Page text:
Sears, the US department store chain that once dominated US shopping malls, is reported to be seeking liquidation.
After failing to reach a deal with chairman Edward Lampert over a $4.4bn (£3.5bn) takeover, the retailer is now poised to ask a court for permission to liquidate.
Sears Holdings – which also owns Kmart – first filed for Chapter 11 bankruptcy protection in October.
The 126-year-old firm had 68,000 employees when it filed for bankruptcy.
Should liquidation go ahead, many of those could now lose their jobs.
However, some parts of the business could be salvaged from any liquidation, such as its home services unit, retail analysts say.
The company has suffered, along with many other traditional retailers, from rising online competition from firms such as Amazon.
The company has not yet officially commented on the liquidation reports.
However, Sears’s social media team said in a tweet on Monday: “We may be slowing down, but we are not out of the race just yet. Don’t count us completely out. Happy Shopping!”
When it announced its bankruptcy filing last autumn, Sears also said it would close 142 unprofitable stores, on top of the previously announced closure of 46 stores.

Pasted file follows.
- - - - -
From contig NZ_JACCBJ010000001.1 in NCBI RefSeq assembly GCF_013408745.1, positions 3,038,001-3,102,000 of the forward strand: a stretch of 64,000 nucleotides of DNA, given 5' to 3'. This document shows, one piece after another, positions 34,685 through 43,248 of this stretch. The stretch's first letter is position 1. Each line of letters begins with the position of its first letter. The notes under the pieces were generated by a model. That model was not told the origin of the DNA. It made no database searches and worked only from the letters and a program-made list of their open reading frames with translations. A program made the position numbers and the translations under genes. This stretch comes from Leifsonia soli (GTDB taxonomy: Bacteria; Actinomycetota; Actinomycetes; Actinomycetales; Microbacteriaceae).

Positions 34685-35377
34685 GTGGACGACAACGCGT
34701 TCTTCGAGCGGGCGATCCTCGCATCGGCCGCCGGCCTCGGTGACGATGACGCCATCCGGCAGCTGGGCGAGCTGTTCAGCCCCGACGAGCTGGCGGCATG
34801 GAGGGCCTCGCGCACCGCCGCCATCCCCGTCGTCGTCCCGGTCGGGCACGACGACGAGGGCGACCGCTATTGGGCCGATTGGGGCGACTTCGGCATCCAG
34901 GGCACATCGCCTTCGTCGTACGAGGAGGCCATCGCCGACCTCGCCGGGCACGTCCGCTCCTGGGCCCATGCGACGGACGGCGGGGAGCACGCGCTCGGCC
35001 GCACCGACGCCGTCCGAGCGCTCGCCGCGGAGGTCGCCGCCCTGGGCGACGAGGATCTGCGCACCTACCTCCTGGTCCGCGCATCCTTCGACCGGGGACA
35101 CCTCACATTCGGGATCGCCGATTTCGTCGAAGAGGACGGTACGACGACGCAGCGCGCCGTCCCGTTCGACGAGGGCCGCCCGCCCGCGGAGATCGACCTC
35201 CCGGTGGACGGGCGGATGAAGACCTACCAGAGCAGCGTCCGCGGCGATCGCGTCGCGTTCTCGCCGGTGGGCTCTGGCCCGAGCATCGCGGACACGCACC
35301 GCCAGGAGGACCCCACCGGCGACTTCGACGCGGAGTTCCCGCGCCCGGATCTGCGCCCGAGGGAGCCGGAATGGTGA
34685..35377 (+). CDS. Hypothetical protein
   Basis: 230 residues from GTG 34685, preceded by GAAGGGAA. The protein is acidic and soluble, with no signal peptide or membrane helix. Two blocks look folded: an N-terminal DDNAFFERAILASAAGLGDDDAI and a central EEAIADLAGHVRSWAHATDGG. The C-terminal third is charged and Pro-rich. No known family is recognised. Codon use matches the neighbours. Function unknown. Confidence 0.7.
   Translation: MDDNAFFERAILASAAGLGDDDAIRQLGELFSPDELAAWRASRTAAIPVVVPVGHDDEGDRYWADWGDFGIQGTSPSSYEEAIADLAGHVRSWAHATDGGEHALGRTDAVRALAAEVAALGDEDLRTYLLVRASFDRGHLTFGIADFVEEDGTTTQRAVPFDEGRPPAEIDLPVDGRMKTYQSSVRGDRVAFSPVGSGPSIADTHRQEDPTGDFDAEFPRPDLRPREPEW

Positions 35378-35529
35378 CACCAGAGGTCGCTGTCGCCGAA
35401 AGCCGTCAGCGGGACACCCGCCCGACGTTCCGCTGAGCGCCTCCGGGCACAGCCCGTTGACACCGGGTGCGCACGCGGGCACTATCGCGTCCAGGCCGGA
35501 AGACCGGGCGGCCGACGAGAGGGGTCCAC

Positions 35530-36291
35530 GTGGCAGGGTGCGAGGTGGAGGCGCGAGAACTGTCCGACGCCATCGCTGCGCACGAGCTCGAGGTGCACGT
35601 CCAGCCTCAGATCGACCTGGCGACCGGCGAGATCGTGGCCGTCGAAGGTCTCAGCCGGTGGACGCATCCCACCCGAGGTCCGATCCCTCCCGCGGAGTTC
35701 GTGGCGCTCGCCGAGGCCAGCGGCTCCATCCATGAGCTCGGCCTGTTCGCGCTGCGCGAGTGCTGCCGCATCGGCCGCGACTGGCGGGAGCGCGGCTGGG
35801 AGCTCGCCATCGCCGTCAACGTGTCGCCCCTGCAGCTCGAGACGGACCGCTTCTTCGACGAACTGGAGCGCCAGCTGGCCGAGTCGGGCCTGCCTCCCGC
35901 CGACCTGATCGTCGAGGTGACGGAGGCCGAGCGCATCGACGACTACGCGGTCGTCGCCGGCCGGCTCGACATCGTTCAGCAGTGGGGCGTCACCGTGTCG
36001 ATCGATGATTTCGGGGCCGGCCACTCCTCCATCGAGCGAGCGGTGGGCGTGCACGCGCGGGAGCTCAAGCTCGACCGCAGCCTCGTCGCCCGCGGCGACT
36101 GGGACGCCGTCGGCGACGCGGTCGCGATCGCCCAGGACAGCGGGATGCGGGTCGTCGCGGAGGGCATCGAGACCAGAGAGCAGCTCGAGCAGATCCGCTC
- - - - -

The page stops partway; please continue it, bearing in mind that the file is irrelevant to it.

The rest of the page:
Chapter 11 protection postpones a US company’s obligations to its creditors, giving it time to reorganise its debts or sell parts of the business.
Mr Lampert is the company’s chief executive, biggest investor and landlord. His hedge fund, ESL Investments, took a stake in Sears in 2004, later combining it with Kmart with the aim of restoring its profitability.
Sears was founded by Richard Warren Sears and Alvah Curtis Roebuck in 1886 as a mail order catalogue company. It opened its first retail locations in 1925 and eventually became a fixture in shopping malls across the US.
It was America’s largest retailer by revenue until 1989, when Walmart overtook it,
Neil Saunders, managing director of GlobalData Retail, said: “Reports of Sears headed to liquidation suggest that the much-storied retailer is now at the end of its long road to collapse.
“Its recent journey to this point has been characterised by incredibly poor strategic decisions, chronic underinvestment and continuous financial machinations designed to keep the company afloat.
“All of this impacted trading, which has remained dire, making Sears more like a patient in a coma than a fully functioning retailer.”